More Happy Than Not

Finished More Happy Than Not by Adam Silvera.  I received a copy from the publisher.

Summary (from Goodreads):

The Leteo Institute’s revolutionary memory-relief procedure seems too good to be true to Aaron Soto — miracle cure-alls don’t tend to pop up in the Bronx projects. But Aaron can’t forget how he’s grown up poor or how his friends aren’t always there for him. Like after his father committed suicide in their one bedroom apartment. Aaron has the support of his patient girlfriend, if not necessarily his distant brother and overworked mother, but it’s not enough.

Then Thomas shows up. He has a sweet movie-watching setup on his roof, and he doesn’t mind Aaron’s obsession with a popular fantasy series. There are nicknames, inside jokes. Most importantly, Thomas doesn’t mind talking about Aaron’s past. But Aaron’s newfound happiness isn’t welcome on his block. Since he’s can’t stay away from Thomas or suddenly stop being gay, Aaron must turn to Leteo to straighten himself out, even if it means forgetting who he is.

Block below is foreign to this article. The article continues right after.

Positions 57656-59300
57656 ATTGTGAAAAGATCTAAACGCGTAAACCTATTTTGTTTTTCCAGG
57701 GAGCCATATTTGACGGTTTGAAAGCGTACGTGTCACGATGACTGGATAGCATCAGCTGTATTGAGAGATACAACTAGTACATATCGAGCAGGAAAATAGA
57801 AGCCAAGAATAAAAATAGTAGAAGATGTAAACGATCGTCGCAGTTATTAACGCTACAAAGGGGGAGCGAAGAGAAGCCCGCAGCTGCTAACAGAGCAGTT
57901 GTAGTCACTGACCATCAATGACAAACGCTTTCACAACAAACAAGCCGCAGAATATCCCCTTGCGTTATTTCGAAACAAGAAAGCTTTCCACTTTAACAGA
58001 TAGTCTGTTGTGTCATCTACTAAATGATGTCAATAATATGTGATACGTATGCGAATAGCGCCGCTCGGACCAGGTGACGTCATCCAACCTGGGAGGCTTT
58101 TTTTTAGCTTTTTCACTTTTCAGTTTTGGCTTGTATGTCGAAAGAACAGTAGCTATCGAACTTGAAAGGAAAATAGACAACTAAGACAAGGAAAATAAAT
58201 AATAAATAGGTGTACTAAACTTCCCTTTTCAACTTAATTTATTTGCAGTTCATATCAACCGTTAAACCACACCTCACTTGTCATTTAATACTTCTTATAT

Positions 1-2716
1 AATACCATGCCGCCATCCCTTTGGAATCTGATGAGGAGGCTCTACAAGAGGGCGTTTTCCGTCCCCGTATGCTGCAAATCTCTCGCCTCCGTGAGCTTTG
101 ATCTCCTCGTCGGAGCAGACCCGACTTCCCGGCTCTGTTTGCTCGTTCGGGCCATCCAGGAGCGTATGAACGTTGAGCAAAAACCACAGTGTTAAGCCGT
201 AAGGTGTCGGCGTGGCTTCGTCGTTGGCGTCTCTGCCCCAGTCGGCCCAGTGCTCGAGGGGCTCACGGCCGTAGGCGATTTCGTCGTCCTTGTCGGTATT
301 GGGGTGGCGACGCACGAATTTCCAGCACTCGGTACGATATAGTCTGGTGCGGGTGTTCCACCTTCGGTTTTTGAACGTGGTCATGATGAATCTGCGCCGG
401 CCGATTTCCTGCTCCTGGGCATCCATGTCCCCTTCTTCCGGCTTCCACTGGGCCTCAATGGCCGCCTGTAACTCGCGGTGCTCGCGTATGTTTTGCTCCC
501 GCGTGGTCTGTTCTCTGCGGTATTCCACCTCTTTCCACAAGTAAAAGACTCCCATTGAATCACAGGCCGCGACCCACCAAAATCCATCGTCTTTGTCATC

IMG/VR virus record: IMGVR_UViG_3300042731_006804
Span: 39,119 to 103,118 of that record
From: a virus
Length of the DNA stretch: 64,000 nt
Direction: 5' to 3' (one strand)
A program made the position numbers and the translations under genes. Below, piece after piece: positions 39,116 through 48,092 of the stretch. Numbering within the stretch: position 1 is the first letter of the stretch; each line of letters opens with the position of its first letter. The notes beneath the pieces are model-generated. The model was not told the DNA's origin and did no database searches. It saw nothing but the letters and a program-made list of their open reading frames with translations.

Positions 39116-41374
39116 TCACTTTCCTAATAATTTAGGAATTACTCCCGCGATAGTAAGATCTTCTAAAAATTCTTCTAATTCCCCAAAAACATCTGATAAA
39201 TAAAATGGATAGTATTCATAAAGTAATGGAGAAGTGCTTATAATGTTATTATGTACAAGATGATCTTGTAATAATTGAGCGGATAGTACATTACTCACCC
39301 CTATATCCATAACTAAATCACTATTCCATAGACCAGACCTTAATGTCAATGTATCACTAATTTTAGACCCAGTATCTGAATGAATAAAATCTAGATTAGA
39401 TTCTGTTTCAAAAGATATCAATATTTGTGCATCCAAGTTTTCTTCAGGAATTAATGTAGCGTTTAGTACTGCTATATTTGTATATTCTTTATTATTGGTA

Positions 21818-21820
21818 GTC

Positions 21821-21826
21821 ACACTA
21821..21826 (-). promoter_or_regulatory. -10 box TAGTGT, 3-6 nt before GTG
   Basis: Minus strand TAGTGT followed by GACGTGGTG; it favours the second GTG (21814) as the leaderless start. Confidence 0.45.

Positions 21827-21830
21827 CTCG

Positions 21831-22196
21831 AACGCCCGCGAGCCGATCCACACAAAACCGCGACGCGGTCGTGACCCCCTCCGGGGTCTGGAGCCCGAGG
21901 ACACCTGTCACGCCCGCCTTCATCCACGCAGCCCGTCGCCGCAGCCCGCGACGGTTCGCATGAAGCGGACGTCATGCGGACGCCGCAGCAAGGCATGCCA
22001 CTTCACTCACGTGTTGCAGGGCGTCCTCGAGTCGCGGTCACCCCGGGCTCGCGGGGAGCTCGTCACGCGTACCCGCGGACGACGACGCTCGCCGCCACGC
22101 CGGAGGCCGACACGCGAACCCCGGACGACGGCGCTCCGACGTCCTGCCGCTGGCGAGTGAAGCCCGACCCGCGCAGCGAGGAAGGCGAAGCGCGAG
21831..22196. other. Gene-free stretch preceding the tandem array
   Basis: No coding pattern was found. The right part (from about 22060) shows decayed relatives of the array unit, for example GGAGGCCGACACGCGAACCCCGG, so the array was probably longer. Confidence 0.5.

Adam Silvera’s extraordinary debut novel offers a unique confrontation of race, class and sexuality during one charged near-future summer in the Bronx.”

It took me a little bit to get into this novel (I enjoyed it from the start, but I wasn’t completely hooked until roughly the second part).  And once I was completely sucked in, this book took my heart and broke it over and over.

But don’t let that stop you from reading it.

More Happy Than Not is incredibly smart and funny, even as it wrecked me over and over.  This is the kind of book that will stay with me for far longer than it took me to read it, the kind of book I will loan to people—probably everyone I know—the kind of book that becomes presents at gift-giving times.

I can’t talk about it, so just read it.

Highly recommended.

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